How China became a space superpower silently ?

In the 90s, it was Russia. Today, 
China is arguably one of the biggest  contenders in space program and they’re 
giving the US a run for their money.
 How exactly did China become one of 
the leading countries that can compete  head to head with virtually the biggest 
players in the space business?
 That and more is exactly what we’ll 
be talking about in today’s video.
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A few decades ago when Russia and the US are at  loggerheads as to who will be the master of space, 
it seems china wanted nothing to with it.
 However, today, China is taking the world by 
storm as they’re launching rockets upon rockets  with a relatively high ratio of success, greater 
than what the world has ever experienced.
 How have they managed to achieve such a feat 
within such a relatively small amount of time?
 A lot of details will have to be dug 
into, but first, let’s take a look at  where the country stands now in terms of 
space investments compared to the US.
 It’s estimated that around 3 billion dollars 
are being spent to fund China’s space program,  which makes a fraction of the U. S. NASA budget in 
2016 which was reported at around 19. 3 billion.
 Two of the world’s richest men Jeff Bezos 
and Elon Musk, who happen to be American,  are already investing large amounts of 
money to send rockets and robots to Mars,  but it seems like Xi Jinping’s 
government might beat them to it.
 Blue Origin owned by Amazon mogul – Jeff Bezos 
and Elon Musk’s SpaceX is ahead of the game when  it comes to colonizing space. March 30 is the 
date of the launch of SpaceX’s Falcon 9 rocket.   And it looks like China’s proclaiming that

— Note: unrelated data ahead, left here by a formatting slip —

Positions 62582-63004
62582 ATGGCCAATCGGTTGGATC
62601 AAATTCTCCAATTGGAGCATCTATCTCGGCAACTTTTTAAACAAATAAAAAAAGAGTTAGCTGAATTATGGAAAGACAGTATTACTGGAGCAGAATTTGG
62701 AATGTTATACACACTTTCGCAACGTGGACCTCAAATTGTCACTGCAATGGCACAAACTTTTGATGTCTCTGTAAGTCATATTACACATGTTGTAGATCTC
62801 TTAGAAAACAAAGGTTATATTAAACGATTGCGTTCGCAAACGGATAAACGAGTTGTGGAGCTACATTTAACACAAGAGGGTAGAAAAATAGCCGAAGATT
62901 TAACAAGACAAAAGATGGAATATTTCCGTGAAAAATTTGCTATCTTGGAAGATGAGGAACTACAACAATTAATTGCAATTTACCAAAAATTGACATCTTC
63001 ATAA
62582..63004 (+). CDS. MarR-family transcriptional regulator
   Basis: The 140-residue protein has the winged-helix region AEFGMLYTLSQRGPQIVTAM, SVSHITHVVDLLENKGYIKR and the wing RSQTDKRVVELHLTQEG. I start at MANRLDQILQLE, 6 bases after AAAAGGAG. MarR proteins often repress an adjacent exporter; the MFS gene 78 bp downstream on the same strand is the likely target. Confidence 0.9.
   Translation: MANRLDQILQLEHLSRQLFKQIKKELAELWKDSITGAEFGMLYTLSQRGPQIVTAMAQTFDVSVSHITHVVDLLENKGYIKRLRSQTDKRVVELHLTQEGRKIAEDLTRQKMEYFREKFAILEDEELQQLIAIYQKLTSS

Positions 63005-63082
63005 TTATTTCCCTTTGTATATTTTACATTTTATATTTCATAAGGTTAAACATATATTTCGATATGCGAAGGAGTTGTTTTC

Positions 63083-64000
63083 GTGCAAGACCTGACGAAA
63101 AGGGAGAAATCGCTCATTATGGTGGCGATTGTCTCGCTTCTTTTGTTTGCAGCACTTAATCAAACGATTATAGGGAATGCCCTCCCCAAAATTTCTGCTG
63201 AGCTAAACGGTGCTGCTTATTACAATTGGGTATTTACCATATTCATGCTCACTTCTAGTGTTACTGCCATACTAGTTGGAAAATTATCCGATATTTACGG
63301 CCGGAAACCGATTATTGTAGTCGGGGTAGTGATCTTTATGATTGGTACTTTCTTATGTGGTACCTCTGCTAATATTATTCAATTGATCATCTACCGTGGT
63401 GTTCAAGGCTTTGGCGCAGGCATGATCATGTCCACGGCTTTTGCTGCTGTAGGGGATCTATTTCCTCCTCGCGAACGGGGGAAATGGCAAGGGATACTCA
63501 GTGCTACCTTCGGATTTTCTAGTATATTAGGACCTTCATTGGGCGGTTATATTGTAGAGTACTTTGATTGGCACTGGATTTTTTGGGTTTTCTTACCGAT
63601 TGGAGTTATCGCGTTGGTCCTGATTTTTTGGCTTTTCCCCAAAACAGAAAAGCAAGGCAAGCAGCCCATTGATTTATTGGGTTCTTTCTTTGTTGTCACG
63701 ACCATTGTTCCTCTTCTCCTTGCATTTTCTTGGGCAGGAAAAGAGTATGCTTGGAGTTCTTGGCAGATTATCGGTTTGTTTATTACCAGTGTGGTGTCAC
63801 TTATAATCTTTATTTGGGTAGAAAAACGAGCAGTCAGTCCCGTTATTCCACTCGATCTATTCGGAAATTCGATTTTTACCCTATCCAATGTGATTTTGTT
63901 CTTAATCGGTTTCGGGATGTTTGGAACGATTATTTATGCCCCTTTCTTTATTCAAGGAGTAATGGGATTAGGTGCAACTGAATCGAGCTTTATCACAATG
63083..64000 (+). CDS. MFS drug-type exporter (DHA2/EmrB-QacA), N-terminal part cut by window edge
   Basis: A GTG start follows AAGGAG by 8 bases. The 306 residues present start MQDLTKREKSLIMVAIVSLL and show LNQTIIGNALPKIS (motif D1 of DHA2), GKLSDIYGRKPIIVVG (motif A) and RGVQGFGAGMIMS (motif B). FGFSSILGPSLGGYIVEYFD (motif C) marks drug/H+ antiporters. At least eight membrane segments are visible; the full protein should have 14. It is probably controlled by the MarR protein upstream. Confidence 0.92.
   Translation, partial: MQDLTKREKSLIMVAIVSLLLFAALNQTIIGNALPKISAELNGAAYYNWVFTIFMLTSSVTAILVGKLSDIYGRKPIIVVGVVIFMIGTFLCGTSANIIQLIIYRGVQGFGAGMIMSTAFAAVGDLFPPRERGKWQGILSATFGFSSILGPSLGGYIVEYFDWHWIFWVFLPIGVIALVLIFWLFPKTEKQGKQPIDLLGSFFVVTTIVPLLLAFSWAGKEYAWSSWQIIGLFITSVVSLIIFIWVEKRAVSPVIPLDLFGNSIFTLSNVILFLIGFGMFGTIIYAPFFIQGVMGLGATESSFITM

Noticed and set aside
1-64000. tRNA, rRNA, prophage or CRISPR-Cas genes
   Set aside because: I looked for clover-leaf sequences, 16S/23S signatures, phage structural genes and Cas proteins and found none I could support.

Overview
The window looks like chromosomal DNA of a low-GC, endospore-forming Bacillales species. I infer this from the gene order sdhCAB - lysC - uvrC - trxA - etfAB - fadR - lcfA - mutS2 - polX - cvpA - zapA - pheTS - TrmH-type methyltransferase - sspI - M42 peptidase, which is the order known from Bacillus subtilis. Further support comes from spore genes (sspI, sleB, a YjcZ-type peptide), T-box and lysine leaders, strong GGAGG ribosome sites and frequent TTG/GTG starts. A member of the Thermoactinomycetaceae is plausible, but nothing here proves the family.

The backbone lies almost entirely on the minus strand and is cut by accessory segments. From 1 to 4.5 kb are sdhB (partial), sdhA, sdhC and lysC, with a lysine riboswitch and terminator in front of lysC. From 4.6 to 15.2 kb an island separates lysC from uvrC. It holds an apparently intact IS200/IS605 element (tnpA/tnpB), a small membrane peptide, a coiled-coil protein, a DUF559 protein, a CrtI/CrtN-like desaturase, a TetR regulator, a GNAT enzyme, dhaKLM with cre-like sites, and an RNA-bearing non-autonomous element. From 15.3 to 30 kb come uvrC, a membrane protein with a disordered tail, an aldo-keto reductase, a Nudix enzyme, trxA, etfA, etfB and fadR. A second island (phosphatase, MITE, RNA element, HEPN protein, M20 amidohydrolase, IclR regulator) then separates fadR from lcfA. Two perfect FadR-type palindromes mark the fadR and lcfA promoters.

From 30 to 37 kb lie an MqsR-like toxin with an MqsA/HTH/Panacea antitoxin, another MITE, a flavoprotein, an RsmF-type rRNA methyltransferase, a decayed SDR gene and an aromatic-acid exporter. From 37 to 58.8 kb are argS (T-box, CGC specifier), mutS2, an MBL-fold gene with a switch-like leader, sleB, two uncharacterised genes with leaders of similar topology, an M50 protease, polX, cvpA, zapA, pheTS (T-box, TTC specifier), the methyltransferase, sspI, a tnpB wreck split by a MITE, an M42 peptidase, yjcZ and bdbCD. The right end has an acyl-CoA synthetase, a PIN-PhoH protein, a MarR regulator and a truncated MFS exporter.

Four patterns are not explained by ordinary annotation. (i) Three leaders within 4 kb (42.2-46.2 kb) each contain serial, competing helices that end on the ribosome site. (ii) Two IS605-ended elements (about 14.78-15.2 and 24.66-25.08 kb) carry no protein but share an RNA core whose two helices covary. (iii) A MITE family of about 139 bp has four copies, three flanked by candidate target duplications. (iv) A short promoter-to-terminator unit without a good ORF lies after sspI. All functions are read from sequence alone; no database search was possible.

by 2030 it will win the race with the US.
 Chinese tech companies are leaning toward 
breakthroughs in modern technologies like  aerospace, artificial intelligence, 
robotics, and big data analytics.   Maybe the future belongs to our Asian friends but 
we’ll have to wait and see. But what drives the  Chinese people to these ambitious heights?
It may seem like the only goal is to boost the  Chinese morale at home and abroad, but it’s clear 
that privately backed space startups are providing  a substantial benefit for the backers.  
Now it seems like NASA feels pressured  to compete with the ongoing Chinese space 
fever. If the Chinese government beats the  race it would be the first time in history, 
that a Chinese astronaut enters orbit.
 The steady growth shows that in 2016, 
China launched more rockets than Russia,  exactly the same as the US that year- 22.  
This is a substantial improvement for the CNSA  and they seem to put out just important 
milestones without any radical mistakes.
 Among those missions was Shenzou 11, 
a rocket that carried a crew of two to  dock with China’s Tiangong 2 spacecraft.  
This served as a stepping stone for the  Chinese space station in early 2020.
Experts say that this kind of behavior  is purely for prestige: “It’s escaping what they 
would call the domination of the West and the U. S.   It’s a way to assert China’s independence and 
a return to the global stage. ”, Dr James Lewis,  senior vice president at the Centre for 
Strategic and International studies says.
 Even if historically, the space program 
has been state-driven to prove the nation’s  technological prowess, it looks like it 
could pay economic dividends as well.
 According to the “Unicorn list” which refers 
to the companies worth over 1 billion dollars,  China is home to 43 start-ups worth at least 1 
billion, and it looks like President Xi expressed  a desire to see more of them, especially if they 
have something to do with information technology  and network-related business.
The signs within and outside of the  Chinese government are clear: there seems to be 
a consensus about the benefit to both the private  and state-owned sector. This would catalyze 
technological breakthroughs that will lift China’s  global standing and save its slowing economy.
The main investors in China’s space program  seem to be hedge funds and universities. Two of 
the start-ups OneSpace that launched a vehicle in  2018 and ExPace founded early last year plan 
to rent out their Kauizhou rocket to those  looking to loft small satellites into orbit. And 
another, Landspace, launched in 2015, plans to  conduct it’s first commercial launch this year.
Still, these companies can’t be compared to SpaceX  or Blue Origin for the sole reason of being 
tied to the government. The Kuaizhou rocket  is apparently based on the launcher for 
Chinese anti-satellite weapons and missile  defense interceptors, while Landspace’s rocket is 
based on the government’s Long March 11 rocket.